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Old 11-23-2010, 10:00 PM   #1
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Default The Picturesque Region That Worries Europe...The Balkans (1903)

The Picturesque Region That Worries Europe...The Balkans

For many years the world has talked of the Balkan question, almost constantly. The annual recurrence of the rumor of trouble in the Balkans is so regular that it has become a subject for world-wide jest.

And yet to almost the whole world the Balkan question is little more than a muddle of obscure geography, tangled history and still more tangled intrigue. Few nave a clear idea of the interesting region it concerns.

That buffer of mountain -and plain, set between rival European Powers and peopled largely by semi-savage and half-civilizea tribes, is no small territory valuable merely on account of its strategic position. It is big enough to make a formidable empire, if ever another Boris or Czar Simeon could arise to subdue the tribes and hold them together.

The Balkan States—Servia, Bulgaria, Montenegro, Albania, Macedonia and other Turkish provinces on the peninsula—form a territory bigger than England, Scotland, Ireland and Wales put together; bigger than Italy or Norway; almost as large as Sweden, and three-quarters of the size of the German Empire.

The States of New York, Pennsylvania, Maine, New Hampshire, Vermont, Massachusetts and Connecticut, if put together in one jumbled mass, would make a country of almost the exact size of the land of the Balkan question.

If jumbled together hard enough the States would make a land something like the Balkan peninsula, too, in conditions. Throw in the Maine winters and the rocks of Vermont; tumble the mixture down toward the sea; throw the Pennsylvania oil wells into the middle. Stir them up, throw the Adirondacks and the Alleghany Mountains indiscriminately into the pudding, and you would have a hint of the Balkans.

The Adirondacks and the Balkans have about the same average height. The forbidding aspects of some of the Allegheny Mountains' scenery is duplicated in the Balkans. Throw in, furthermore, vast tracts of land denuded of lumber and blackened; throw in a smiling sea ; throw in villages and towns ranging in appearance from the charm of thriving New England villages to the desolate ugliness of a Pennsylvania coal mining town ; mix in the grotesque architecture of the American seashore ; stir in sulphur wells, magnificent scenery, earthquakes and blood-red mud, and you have the Balkans.

There are many ways of entering the Balkan peninsula, but there are not so many of getting out. Too often one goes in by railroad ana comes out by ransom, a method too expensive for any except large purses. The most comfortable way of entering the land is by way of Hungary into Servia. The Servians have advanced beyond the old and simple life of throat slitting and revolution, and are building up a fine land, rich with agriculture and mines.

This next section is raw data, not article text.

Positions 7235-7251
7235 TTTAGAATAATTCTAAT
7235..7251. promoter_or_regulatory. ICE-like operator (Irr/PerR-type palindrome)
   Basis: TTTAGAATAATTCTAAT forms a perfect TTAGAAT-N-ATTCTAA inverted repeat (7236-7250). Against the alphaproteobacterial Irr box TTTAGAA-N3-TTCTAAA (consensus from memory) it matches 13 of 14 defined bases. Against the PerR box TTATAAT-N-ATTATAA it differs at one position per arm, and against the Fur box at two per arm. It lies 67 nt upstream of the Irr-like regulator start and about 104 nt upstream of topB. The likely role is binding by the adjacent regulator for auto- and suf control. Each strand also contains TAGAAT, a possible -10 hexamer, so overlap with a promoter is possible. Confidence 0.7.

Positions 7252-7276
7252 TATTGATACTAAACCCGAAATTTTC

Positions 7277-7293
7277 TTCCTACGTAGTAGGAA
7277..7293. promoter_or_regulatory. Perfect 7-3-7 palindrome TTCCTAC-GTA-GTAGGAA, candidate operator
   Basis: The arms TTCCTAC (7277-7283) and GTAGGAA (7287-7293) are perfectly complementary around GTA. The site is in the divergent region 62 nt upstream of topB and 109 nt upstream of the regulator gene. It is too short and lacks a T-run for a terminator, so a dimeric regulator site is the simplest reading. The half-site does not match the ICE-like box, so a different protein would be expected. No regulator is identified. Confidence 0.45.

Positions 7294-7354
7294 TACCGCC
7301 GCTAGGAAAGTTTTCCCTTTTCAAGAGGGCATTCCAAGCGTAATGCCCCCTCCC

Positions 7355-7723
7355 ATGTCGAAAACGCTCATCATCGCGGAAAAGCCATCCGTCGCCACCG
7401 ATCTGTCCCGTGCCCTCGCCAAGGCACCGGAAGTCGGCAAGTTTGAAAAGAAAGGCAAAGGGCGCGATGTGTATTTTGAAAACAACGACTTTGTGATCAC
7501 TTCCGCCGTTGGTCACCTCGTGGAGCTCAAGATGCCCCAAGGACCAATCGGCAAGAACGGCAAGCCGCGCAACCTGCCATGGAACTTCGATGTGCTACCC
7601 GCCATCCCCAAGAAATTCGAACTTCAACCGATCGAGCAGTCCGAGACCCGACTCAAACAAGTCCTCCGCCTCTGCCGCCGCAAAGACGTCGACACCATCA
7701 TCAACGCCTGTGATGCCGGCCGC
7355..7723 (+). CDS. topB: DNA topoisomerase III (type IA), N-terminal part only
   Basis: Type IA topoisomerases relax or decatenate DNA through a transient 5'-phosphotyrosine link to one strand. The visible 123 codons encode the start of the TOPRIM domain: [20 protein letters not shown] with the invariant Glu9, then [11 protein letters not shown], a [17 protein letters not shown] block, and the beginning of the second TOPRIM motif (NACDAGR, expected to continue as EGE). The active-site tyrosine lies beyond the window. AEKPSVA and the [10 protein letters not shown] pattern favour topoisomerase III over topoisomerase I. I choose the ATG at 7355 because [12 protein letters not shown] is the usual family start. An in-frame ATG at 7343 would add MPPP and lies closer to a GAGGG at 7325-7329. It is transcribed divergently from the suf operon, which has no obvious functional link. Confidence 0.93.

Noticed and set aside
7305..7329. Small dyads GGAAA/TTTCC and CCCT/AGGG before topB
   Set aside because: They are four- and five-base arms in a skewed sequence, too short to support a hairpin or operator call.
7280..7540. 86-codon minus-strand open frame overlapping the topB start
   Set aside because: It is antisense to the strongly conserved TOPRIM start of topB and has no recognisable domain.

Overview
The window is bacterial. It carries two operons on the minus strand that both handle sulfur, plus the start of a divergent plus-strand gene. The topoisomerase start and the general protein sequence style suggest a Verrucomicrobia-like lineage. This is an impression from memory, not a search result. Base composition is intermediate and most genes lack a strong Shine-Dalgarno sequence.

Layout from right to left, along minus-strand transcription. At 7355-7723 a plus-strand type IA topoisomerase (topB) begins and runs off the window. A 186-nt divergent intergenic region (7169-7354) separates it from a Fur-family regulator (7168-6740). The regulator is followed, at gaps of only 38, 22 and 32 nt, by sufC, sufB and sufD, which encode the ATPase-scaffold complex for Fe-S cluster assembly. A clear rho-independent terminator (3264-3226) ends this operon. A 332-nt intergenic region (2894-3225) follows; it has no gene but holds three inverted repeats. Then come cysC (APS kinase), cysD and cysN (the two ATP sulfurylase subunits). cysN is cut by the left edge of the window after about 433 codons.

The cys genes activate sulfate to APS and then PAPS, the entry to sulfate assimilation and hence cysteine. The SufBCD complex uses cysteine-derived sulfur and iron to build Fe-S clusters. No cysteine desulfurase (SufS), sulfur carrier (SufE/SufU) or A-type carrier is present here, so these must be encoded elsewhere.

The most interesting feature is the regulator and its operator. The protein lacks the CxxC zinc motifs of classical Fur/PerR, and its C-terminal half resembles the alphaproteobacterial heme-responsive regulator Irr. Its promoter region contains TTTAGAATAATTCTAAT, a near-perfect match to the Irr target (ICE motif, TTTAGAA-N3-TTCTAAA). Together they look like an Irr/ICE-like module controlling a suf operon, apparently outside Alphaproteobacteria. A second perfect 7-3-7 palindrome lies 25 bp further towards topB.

Austria-Hungary is pushing her feelers of railroad through it in all directions. Immense tunnels burrow under the mountains. All the Hungarian railroads lead toward the Balkans.

The constant stream of freight and passengers turns either into the Adriatic Sea across Bosnia or through Belgrade, both by land and by Danube ports, into Servia, Roumania and Bulgaria, and so finally reaches the Black Sea, the Agean Sea, and the ancient highways leading to the Far East.

One of the last places to be touched by crossing into the Servian boundary is the Austrian Gibralter—the mighty and ancient fortress of Peterwardein. Then the train steams into Belgrade, a city with one of the most romantic records of history. It is a magnificent city to approach, for its site on the Danube is so beautiful that travellers give it fourth rank in point of site among the capitals of Europe—Constantinople, Lisbon, Stockholm and Belgrade.

Almost everywhere in Belgrade are monuments and memorials. They are to martyrs of the Turkish wars, murdered statesmen and assassinated patriots. The last Turkish garrison did not move out of Belgrade until 1867, and until then the entire eastern portion of the town was populated by Turks. The Turk's hand is still to be seen everywhere—in minarets and other architecture, in costumes and in manners.

On Friday, when the weekly market is held in the city, the streets are full of red fezzes. The Servian peasant still wears the Turkish trousers gathered: at the ankles. Often he wears a high sheepskin cap. Every peasant wears a long, sharply pointed and keen ground knife on his right side in a wooded scabbard.